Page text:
In This Article
When it comes to the protection of self, family, and home, we spend a lot of time talking about guns — not only our own, but also those a potential adversary may be using. But there’s a second leg to that conversation that often doesn’t receive due consideration: body armor. The proliferation of commercially available hard armor plates has spawned an ever-expanding market for the plate carrier. On one end are the ultra-minimalist “slick” plate carriers. These are typically meant to be worn under light clothing with little or no capacity to carry equipment. On the other end are military-type plate carriers that often come with an array of pouches permanently sewn to the carrier body. These pouches accommodate everything from spare mags to radios, grenades, hydration, and everything in between. The fastest-growing segment of the carrier market is the middle-of-the-road option of modular plate carriers. These carriers can be worn stripped down, but often come with Velcro or buckle attachment points to facilitate the addition of pouches, chest rigs, or placards that can be swapped out to carry different loads. With so many shapes, sizes, and configurations of plate carriers available, we wanted to provide a few examples of what’s out there, best uses, and options for configuration. Your needs will determine which style of plate carrier works best for you, but here are some examples from across the style spectrum …
The absolute minimalist expression for running hard armor plates, stand-alone carriers are the best option when discretion is the order of the day. These types of carriers can be made to all but disappear underneath a light windbreaker, button-up shirt, or even an oversized T-shirt. If you want armor protection but aren’t carrying a rifle, this may be the way to go. These kinds of carriers can be seamlessly integrated into your normal EDC, imposing minimal restrictions on wardrobe while allowing unimpeded access to IWB holsters and other defensive tools.
Above: First Spear’s “Slick” plate carrier is an ultralight, bare-bones carrier designed for maximum concealment.
Our example here is from First Spear and is appropriately named “Slick.” The Slick is just about the sleekest, leanest footprint you could ask for from an armor carrier. The body of the carrier is made from ultra-thin, stretch fabric material, with a stretch cummerbund that Velcros in place. It also features simple, Velcro-adjustable nylon shoulder straps. This model was designed specifically for low-profile law enforcement, intelligence, and protective missions that require the armor to be worn under any variety of street clothing. If you remove the plates, the entire carrier can be balled up and stowed in a large cargo pocket. There’s no provision to carry gear directly on the carrier, but it can be paired with a minimalist chest rig (such as the Blue Force Gear Ten-Speed we reviewed in Issue 36) if the situation dictates.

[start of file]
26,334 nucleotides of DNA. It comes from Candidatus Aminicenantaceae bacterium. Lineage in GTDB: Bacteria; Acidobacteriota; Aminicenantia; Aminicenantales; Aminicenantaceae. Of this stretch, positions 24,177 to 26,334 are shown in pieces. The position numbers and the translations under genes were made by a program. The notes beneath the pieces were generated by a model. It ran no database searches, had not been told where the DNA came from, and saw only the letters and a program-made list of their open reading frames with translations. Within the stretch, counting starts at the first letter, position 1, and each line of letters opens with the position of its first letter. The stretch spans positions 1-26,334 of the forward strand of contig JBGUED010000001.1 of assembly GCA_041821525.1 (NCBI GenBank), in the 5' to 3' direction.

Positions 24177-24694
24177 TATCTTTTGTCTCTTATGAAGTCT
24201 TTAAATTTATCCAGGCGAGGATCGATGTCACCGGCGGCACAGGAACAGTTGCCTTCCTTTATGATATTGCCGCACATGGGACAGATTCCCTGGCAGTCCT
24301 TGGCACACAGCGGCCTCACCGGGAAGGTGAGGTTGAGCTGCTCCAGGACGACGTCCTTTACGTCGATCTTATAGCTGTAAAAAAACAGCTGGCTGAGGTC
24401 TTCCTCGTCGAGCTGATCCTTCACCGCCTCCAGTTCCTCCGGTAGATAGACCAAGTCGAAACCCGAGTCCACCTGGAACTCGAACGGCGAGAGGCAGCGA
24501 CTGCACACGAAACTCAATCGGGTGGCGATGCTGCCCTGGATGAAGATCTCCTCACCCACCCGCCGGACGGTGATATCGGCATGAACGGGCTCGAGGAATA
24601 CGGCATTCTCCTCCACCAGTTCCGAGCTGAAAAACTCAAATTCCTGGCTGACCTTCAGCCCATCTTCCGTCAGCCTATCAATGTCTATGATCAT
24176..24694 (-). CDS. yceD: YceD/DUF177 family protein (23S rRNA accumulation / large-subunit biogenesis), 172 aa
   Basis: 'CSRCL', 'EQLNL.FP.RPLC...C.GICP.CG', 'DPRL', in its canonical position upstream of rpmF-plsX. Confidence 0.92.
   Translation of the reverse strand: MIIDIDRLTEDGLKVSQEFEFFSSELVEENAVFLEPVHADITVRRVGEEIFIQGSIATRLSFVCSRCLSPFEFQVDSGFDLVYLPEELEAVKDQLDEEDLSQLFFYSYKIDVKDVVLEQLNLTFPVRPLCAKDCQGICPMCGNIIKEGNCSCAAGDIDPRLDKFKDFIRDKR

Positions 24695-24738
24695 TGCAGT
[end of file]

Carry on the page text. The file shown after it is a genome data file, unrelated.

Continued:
A carrier like this might be good for members of your family who aren’t designated as primary responders to an armed threat, but who want protection from said threats. It’s also an excellent choice to keep in your vehicle if you frequent high-risk areas or must pass through urban areas under civil unrest.
At the opposite end of the spectrum are dedicated “full-up” or direct-action-oriented plate carriers. These carriers come with on-board load carriage built in, and are favored by military special operations and law enforcement tactical teams, who will almost always be working with a carbine or submachine gun and require supporting equipment like radios, hydration, extra ammo, and distraction devices.
Above: Tyr Tactical’s Basic Plate Carrier is a design suited for full-time tactical teams and armed professionals, but will be hard to conceal when fully laden.
Our example is Tyr Tactical’s Basic Plate Carrier. The BPC comes covered in PALS webbing loops for attaching MOLLE pouches and includes a “kangaroo” pouch in the front that can hold three AR-style magazines. This particular carrier was used by the author while working as a high-threat protective specialist overseas. In addition to the kangaroo pouch, an additional magazine pouch, trauma medical kit, flashlight pouch, and hydration carrier were attached for daily protective duties in war zone environments.
The utility of this style of carrier is somewhat limited for the “average” citizen, due to its bulky nature and overt profile. But if you’re protecting a ranch, business, or other large property where the use of rifles is appropriate and the appearance of being armed (or armored) isn’t a concern, the ability to carry extra ammo and gear on your person could be a boon.
Modular carriers are quickly becoming the most popular style of plate carrier due to their flexible, reconfigurable nature. They bring a best-of-both-worlds utility to those looking for a single plate carrier to cover an array of potential scenarios. These can be worn as a slick carrier, or in full-up configuration with the addition of placards and drop-down pouches.
Above: The Defense Mechanisms MEPC with Maximus Placard.
Seen here is the Defense Mechanisms Mission Essential Plate Carrier (MEPC). The MEPC can be pieced together on Defense Mechanisms’ website, with multiple sizes of plate bags and different types of cummerbunds added à la carte. This allows you to put together the carrier that fits your needs most closely. Speaking just to the cummerbunds, there are four versions available: a 3- and 5-inch-wide version with two and three rows of nylon mesh MOLLE webbing, respectively. Each of those are available as a MOLLE-only version, or as a “hybrid” cummerbund, featuring a section of MOLLE mesh attached to a section of stretch material. The hybrid version can expand/contract to accommodate extra layers of clothing or small size differences between multiple users; this variant also comes with ROC quick-release buckles. These quick-disconnect latches come in handy when using the MEPC with a placard or chest rig, allowing you to don/doff the carrier without lifting up the placard to tear away the Velcro between the cummerbund and front plate bag. Our test sample came with the 5-inch hybrid cummerbund. The MEPC comes with two Fastex buckles hard-sewn to the front of the carrier to facilitate the use of placards while minimizing bulk if you choose to run it slick.